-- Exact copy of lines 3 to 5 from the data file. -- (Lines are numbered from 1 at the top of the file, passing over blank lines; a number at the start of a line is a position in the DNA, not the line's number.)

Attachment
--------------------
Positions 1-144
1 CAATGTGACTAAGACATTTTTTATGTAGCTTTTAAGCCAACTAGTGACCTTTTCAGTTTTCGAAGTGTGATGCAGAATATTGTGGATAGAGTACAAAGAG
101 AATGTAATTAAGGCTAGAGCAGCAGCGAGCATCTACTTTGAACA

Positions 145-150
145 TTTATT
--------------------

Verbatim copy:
101 AATGTAATTAAGGCTAGAGCAGCAGCGAGCATCTACTTTGAACA

Positions 145-150
145 TTTATT